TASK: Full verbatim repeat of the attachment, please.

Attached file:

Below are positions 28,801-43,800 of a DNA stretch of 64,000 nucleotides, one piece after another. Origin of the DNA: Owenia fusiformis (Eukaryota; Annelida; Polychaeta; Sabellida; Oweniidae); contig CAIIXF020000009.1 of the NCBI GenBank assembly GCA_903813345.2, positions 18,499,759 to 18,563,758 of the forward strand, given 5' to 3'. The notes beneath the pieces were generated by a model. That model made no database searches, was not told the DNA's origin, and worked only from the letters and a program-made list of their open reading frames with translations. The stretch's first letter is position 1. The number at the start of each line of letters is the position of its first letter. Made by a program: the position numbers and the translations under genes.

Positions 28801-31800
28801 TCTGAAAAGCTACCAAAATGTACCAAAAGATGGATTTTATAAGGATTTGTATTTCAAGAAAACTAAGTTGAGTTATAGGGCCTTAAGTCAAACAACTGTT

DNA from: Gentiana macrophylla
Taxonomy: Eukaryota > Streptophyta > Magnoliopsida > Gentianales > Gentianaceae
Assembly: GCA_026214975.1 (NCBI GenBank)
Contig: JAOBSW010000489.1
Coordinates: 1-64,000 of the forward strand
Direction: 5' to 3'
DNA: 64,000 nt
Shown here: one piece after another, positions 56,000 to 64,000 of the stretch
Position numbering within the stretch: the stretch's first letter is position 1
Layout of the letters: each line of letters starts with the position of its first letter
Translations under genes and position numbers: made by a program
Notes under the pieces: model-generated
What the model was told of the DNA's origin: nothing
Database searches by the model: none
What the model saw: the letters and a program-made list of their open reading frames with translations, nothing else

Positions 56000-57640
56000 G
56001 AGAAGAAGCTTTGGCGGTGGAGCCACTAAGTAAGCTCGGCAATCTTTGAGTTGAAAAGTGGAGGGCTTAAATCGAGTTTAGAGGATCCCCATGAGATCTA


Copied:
Below are positions 28,801-43,800 of a DNA stretch of 64,000 nucleotides, one piece after another. Origin of the DNA: Owenia fusiformis (Eukaryota; Annelida; Polychaeta; Sabellida; Oweniidae); contig CAIIXF020000009.1 of the NCBI GenBank assembly GCA_903813345.2, positions 18,499,759 to 18,563,758 of the forward strand, given 5' to 3'. The notes beneath the pieces were generated by a model. That model made no database searches, was not told the DNA's origin, and worked only from the letters and a program-made list of their open reading frames with translations. The stretch's first letter is position 1. The number at the start of each line of letters is the position of its first letter. Made by a program: the position numbers and the translations under genes.

Positions 28801-31800
28801 TCTGAAAAGCTACCAAAATGTACCAAAAGATGGATTTTATAAGGATTTGTATTTCAAGAAAACTAAGTTGAGTTATAGGGCCTTAAGTCAAACAACTGTT

DNA from: Gentiana macrophylla
Taxonomy: Eukaryota > Streptophyta > Magnoliopsida > Gentianales > Gentianaceae
Assembly: GCA_026214975.1 (NCBI GenBank)
Contig: JAOBSW010000489.1
Coordinates: 1-64,000 of the forward strand
Direction: 5' to 3'
DNA: 64,000 nt
Shown here: one piece after another, positions 56,000 to 64,000 of the stretch
Position numbering within the stretch: the stretch's first letter is position 1
Layout of the letters: each line of letters starts with the position of its first letter
Translations under genes and position numbers: made by a program
Notes under the pieces: model-generated
What the model was told of the DNA's origin: nothing
Database searches by the model: none
What the model saw: the letters and a program-made list of their open reading frames with translations, nothing else

Positions 56000-57640
56000 G
56001 AGAAGAAGCTTTGGCGGTGGAGCCACTAAGTAAGCTCGGCAATCTTTGAGTTGAAAAGTGGAGGGCTTAAATCGAGTTTAGAGGATCCCCATGAGATCTA